Let’s try the same search now.

The search below is from 25 August 2020 (ABC is in position 3 in the search result).

query

sydney dust storm search

What do we see?

Search results as we would expect.

What does the ACCC see?

Submissions assert that Google’s practice of extracting content from news articles produced by a media business and republishing that content on its search results in the form of a snippet has the effect of reducing referral traffic to the media business’ website

When a consumer searches for ‘Sydney dust storm’ on google, which is free, they see a list of different search results.

If news businesses want their news articles to feature more prominently on Google or Facebook, then the way to do that is advertise on the platforms, just like everyone else.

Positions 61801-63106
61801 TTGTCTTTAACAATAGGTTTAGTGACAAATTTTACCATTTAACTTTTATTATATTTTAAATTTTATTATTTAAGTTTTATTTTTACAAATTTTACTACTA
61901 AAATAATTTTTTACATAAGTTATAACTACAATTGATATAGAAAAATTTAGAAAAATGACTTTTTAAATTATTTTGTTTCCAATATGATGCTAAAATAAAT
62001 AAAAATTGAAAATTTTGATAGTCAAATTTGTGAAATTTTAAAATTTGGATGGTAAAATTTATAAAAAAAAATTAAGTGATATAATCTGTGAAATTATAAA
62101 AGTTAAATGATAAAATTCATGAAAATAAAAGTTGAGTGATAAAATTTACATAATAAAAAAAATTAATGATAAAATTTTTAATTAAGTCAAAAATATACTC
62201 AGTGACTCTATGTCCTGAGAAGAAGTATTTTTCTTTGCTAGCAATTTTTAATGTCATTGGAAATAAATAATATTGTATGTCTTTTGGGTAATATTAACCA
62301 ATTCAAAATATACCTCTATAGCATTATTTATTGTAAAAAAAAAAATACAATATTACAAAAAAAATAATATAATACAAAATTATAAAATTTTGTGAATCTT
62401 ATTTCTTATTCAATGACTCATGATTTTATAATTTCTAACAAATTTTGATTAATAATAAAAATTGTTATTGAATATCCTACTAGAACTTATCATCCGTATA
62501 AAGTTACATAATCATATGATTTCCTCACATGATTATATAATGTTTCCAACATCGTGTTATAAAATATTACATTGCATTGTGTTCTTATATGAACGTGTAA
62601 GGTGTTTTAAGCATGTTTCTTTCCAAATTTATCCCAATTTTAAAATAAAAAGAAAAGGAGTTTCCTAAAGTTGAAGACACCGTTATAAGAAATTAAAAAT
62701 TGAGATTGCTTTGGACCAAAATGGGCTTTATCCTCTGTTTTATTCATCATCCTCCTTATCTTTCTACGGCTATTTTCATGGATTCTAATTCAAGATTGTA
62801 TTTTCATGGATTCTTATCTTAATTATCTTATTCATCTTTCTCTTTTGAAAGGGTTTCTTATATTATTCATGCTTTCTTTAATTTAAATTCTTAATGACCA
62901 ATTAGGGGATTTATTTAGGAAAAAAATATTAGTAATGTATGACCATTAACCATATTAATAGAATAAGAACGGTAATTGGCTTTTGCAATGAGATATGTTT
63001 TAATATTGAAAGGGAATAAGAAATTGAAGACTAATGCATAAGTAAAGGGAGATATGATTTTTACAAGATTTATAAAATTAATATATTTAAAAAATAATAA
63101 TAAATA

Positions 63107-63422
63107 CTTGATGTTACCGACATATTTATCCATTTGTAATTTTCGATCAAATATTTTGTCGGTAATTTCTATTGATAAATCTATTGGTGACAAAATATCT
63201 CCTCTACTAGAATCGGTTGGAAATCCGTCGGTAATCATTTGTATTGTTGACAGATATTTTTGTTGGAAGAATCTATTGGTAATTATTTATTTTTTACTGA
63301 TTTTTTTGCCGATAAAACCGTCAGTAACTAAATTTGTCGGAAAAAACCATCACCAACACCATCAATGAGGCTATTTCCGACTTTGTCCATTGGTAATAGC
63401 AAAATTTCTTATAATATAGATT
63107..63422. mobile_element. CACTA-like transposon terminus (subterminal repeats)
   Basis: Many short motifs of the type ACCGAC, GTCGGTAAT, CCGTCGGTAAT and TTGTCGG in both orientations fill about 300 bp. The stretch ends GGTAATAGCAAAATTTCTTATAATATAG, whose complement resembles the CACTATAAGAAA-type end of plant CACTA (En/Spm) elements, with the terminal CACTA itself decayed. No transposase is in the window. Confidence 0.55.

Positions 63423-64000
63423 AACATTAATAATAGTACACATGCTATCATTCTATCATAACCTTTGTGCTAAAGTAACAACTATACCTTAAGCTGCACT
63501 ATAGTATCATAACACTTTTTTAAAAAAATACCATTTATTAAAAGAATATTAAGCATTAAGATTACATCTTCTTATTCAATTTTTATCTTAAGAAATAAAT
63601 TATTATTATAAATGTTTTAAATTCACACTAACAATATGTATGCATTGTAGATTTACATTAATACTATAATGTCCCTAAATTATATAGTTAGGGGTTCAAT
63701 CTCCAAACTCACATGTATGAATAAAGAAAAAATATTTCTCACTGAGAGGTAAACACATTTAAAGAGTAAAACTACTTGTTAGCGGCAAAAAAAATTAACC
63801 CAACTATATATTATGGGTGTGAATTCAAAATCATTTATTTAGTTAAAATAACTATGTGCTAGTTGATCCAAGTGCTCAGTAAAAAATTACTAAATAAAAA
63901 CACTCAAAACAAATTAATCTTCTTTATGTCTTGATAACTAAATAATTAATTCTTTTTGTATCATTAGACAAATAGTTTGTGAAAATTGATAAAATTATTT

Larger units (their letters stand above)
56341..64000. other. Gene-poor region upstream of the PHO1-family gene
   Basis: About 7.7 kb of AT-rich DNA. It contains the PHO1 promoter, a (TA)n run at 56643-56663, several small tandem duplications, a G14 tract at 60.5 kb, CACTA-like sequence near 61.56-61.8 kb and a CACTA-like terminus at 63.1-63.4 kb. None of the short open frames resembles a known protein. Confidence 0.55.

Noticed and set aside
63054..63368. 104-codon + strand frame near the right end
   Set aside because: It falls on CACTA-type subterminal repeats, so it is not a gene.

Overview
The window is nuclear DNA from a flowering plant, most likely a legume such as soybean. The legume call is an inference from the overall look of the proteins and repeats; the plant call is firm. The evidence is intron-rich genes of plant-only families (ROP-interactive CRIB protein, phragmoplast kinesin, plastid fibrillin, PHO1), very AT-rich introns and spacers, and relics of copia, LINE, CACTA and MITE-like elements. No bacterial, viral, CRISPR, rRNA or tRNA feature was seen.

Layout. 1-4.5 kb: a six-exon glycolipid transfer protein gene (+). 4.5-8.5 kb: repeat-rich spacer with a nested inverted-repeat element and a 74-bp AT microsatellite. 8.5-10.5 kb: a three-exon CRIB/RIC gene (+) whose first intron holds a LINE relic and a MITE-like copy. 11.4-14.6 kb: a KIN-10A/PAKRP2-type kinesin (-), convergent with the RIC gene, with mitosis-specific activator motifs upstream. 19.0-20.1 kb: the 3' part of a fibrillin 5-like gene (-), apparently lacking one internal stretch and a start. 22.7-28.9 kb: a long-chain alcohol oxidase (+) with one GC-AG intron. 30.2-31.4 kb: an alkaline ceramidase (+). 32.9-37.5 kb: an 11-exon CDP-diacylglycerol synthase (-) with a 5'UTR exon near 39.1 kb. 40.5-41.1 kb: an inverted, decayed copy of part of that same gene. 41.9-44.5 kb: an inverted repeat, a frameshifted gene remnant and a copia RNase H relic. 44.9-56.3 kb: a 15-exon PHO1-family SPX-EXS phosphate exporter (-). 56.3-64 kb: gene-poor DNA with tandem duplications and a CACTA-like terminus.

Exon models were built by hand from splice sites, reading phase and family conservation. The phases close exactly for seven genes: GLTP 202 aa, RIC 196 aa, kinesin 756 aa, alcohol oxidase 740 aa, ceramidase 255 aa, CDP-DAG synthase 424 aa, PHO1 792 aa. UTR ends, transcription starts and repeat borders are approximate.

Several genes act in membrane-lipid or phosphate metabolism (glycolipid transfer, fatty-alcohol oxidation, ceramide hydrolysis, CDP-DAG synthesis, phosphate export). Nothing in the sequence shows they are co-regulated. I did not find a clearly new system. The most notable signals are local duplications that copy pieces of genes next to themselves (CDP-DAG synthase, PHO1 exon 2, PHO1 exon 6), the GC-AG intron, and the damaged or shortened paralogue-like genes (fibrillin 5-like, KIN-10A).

The following is from the Digital Platforms Inquiry final report (page 229, view here) under the section heading, 5.3.1 Imbalance of bargaining power:

As snippets are generated automatically, it is ultimately Google that controls the length and content of snippets. The only control media businesses have over snippets is the ability to opt out. Accordingly, media businesses can only choose whether they want snippets to appear in conjunction with a hyperlink to their news content and cannot control the length or substance of the snippet.

The emphasis in bold above was done by me.

This is what it looks like on the admin side while writing this (& been the same view for many years):

I’ve seen enough.

I’d vote against this Bill.

Disclaimer: I’m not a lawyer & the content above is not advice.